The Yamim Noraim are times of an exciting closeness to God; they provide an opportunity to taste the wonder of that nearness. The Sages say of this period: “Seek God where He is, call for him when He is near.” It is painful, and indeed a great shame, to see people who are uncomfortable with the atmosphere of tension felt during the High Holidays: This discomfort derives from a misunderstanding of the essence of this time, and of the depth of their own relationship with God. If the perspective on life is that we are someone before God, and not merely something; meaning, if the goal of our life is to communicate with God and not to robotically fulfill the mitzvos, then the High Holidays are an amazing time.
We learn in the book of Nechemiah how Ezra read from the Torah during Rosh Hashanah, and the people, who understood they were not properly observing the day, burst into tears. When Nechemiah saw this, he rebuked them: “Go your way, eat the fat, drink the sweet, and send portions to those for whom nothing is prepared; for this day is holy to our Lord. Do not sorrow, for the joy of Hashem is your strength.” This leads to some difficulty: Was there not a wonderful opportunity here for repentance on the day of judgment? The people understood they had sinned and wept for it. Why does Nechemiah pass up this opportunity to encourage them to repent, instead silencing them and stopping them from crying?
The answer is that Rosh Hashanah is not a day on which we calculate what we did or didn’t do in terms of production. It is a day when we are someone. We stand before God and rejoice in our relationship with Him, recalibrating it, as it were, to the way it should be. After the holiday of Sukkos, all the People of Israel indeed gathered anew and conducted a day of repentance for their deeds. But this is not where we begin. On Rosh Hashanah, the focus in on the relationship itself.
God Desires the Heart
The Gemara in Sanhedrin gives a wonderful expression to the concept of the Decline of the Generations. Rava tells of the difference between his generation and the previous generation of Rav Yehuda. In the latter, they would study Maseches Nezikin alone, which deals with monetary laws, remaining unfamiliar with all the rest of the Talmud. When Rav Yehuda would come to a study subject related to Taharos, he would declare: “This is a field which Rav and Shmuel understand, not me.” By contrast, in Rava’s generation, there were thirteen yeshivah academies, whose students were all familiar with the entire Talmud.
Despite the greatness his generation, which was full of Torah scholars, Rava indicated that their prayers were answered less often. In times of drought Rav Yehuda would only take of a single shoe, beginning the order of fasts, and the heavens would open. By contrast, in Rava’s time “we pray and pray—and there is no rain.” Rava concludes that despite the prevalence of Torah scholars in his time, “God desires heart.” In Rava’s generation they were surely more learned, yet worship of the heart was weaker.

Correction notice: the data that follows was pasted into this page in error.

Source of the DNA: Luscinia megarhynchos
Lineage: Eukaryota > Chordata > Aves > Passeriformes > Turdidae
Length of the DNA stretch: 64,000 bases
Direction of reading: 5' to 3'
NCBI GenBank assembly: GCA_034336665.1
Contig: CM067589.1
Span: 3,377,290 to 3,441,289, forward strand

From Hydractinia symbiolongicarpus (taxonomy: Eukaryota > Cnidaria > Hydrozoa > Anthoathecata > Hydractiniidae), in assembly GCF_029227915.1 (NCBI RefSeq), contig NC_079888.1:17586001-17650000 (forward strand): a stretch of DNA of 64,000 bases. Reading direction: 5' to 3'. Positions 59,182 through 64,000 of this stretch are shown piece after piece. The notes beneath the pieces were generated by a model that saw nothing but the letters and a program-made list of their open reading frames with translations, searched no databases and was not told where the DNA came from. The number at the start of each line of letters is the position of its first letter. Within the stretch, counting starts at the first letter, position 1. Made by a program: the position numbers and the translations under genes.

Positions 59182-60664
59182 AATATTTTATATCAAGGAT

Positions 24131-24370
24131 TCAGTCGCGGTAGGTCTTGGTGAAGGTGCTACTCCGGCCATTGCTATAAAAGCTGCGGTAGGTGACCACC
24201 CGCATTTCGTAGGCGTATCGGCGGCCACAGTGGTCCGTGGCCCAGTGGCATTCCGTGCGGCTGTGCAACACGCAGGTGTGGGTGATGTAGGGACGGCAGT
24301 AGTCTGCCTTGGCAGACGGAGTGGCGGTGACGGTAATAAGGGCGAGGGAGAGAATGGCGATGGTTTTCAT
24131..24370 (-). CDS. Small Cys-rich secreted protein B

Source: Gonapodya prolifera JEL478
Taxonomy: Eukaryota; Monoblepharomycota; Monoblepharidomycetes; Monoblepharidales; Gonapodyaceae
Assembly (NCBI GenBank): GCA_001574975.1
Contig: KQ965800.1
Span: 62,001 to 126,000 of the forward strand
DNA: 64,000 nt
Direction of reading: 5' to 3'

Notwithstanding the flowering of Torah and diligence in mitzvos, Hashem wishes to see the human heart open up to Him honestly. Especially in our frenetic age, we have difficulty standing in prayer as a son baring his soul to his father, forgetting about all the worries and troubles of daily life. It is hard for us to derive a simple joy in being Jews, in bowing and prostrating ourselves before the King of Kings of Kings.
Our religious lives should revolve around the central issue of whether we stand before God as someone […] or whether we are merely something.
God created us, as Ramchal assumes, for our own good—to give us. In the terms of this article, God created us to be in relationship with us—since there is no other way to truly give. You can give someone; you cannot give something. Our religious lives should revolve around the central issue of whether we stand before God as someone, so that a relationship exists between us and the Creator, or whether we are merely something. In our relationship with God, the question of whether we have more sins than mitzvos is secondary. A person focused on this sort of accounting, and who allows this focus to shift his attention from the relationship with God, is missing something deeply central in his Divine service.
With the coming of the Yamim Noraim, the focus on being someone rather than something can bring us tremendous blessing. If the central question of our life will indeed be standing as someone before God, then we will understand how He loves us and desires us. Thus our religious lives will become full of spiritual content and enjoyment, and God’s love will be our bastion.